Do you care to know what’s in your food?
Or… how it’s affecting your health?
According to Sustainable Table, about 200 million acres of farmland worldwide are now used to grow genetically modified organisms (GMOs). The most common GMO crops are soybeans, which represent 63 percent of all GMO crops, followed by corn at 19 percent, cotton at 13 percent, and canola at 5 percent.
The list of seeds, and, later, foods that have already been modified also includes alfalfa, tomatoes, chicory, flax, papaya, potato, rice, sugar beets, and squash. The future of our global food supply is laden with seeds and – most recently – animals, modified for human consumption. You may be surprised to see what’s on the horizon.
So, what is GMO? Plants or animals that have had their genetic makeup altered to exhibit traits that are not naturally theirs. –From the glossary on the Monsanto website.
“This relatively new science allows DNA (genetic material) from one species to be transferred into another species, creating transgenic organisms with combinations of genes from plants, animals, bacteria, and even viral gene pools. The mixing of genes from different species that have never shared genes in the past is what makes GMOs and GE crops so unique. It is impossible to create such transgenic organisms through traditional crossbreeding methods.” (Click this link for more.)
Now, interestingly enough, “opposition to GMO foods is so strong in the EU and Japan that most consumers there are not ready to buy GM-labeled food. This means the producers have to decide whether to keep the same formulation and label their final products, or switch ingredients to avoid labeling altogether. It turns out that most food processors selling into the EU and Japan have shifted ingredients away from GM due to perceived pressure from consumers and retailers. Shifting away from GM ingredients has not resulted in a significant cost increase for most processed food products.” (More here.)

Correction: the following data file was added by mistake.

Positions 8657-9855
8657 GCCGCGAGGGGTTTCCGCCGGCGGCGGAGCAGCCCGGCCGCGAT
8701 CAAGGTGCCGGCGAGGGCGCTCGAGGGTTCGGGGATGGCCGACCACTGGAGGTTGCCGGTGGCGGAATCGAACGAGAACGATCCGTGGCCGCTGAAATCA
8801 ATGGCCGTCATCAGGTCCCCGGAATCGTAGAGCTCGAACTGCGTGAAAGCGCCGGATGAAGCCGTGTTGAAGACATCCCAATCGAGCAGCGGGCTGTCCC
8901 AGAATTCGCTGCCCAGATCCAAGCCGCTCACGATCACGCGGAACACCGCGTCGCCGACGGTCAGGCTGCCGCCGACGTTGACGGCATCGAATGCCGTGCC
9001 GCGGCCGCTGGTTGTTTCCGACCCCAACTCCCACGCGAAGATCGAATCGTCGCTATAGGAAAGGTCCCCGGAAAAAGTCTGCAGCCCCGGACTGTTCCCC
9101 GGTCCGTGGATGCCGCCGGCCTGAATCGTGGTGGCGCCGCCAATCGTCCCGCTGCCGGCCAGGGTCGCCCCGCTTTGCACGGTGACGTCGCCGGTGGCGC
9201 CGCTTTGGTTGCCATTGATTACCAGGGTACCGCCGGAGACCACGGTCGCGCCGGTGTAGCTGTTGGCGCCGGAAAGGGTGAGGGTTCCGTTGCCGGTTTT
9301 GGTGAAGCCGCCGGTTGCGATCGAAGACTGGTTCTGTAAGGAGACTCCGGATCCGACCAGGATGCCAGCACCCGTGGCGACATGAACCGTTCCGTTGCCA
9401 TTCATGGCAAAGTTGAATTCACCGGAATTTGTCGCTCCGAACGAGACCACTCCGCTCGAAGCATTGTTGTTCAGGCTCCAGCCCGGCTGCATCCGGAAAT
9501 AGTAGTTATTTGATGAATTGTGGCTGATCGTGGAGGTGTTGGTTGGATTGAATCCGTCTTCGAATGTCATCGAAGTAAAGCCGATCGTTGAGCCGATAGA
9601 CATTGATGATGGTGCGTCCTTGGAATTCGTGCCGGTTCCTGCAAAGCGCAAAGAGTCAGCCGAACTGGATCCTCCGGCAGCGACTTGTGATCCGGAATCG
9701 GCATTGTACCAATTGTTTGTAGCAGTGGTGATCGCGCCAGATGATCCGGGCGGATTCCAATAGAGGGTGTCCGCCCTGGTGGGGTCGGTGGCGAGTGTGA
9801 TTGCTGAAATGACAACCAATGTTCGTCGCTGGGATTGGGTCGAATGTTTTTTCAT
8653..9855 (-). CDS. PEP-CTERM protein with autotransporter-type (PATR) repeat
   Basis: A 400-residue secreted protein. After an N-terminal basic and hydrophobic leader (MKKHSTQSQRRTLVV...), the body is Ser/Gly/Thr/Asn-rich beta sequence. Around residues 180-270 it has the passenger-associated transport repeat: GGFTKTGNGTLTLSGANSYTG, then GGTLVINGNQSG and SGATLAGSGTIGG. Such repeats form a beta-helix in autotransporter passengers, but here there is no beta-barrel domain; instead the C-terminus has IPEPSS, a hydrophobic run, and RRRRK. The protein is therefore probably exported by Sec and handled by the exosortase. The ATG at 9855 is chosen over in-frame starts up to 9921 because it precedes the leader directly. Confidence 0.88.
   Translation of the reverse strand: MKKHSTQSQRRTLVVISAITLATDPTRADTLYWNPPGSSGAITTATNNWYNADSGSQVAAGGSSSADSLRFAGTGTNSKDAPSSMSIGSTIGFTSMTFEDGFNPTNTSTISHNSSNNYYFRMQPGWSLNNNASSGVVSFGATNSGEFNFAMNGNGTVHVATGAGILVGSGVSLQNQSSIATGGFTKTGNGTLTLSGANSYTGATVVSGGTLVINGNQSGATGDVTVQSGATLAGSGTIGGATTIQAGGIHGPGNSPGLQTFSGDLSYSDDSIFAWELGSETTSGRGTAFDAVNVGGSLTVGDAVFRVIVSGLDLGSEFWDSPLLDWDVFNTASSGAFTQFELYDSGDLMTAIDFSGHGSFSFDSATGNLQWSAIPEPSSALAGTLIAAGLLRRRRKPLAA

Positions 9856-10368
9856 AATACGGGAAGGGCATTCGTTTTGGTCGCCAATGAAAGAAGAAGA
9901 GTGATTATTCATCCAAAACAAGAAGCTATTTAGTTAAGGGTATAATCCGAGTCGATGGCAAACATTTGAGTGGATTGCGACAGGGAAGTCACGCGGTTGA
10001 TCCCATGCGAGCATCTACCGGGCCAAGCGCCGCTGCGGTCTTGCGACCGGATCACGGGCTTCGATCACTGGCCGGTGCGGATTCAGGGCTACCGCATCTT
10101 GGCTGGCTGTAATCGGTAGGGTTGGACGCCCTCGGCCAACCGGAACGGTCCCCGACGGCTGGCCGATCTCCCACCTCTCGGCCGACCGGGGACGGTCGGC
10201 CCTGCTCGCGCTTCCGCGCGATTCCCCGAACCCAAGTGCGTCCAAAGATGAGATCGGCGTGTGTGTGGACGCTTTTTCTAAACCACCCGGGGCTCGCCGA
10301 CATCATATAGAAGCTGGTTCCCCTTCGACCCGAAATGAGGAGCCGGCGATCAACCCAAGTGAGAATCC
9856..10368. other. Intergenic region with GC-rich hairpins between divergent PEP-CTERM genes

Have you ever wondered, how the genetically modified or engineered food is affecting your health?
What are the consequences for the generations to come?
To answer all of these questions and many more, please click on the link and watch this movie called “Genetic Roulette, The Gamble of Our Lives.”
There was a time, when I was so fascinated by the science of genetics – a while back – when I studied biology as an undergraduate. I ended up choosing a different specialty: microbiology. Eventually, I decided that performing tedious experiments in a lab, just wasn’t fulfilling enough… so I followed my dream to make a difference in the lives of others by engaging more with my patients in person in the medical field. Needless to say, studying genetics has expanded my knowledge greatly. At that time, genetic discoveries were celebrated, which made sense, and I’m all for progress and invention, but back then no one could predict the future – the consequences of experiments over the years to come. Here we are now, and the evidence is clear. Now, it’s about the knowledge, about being aware of what reality really is, and… choices.
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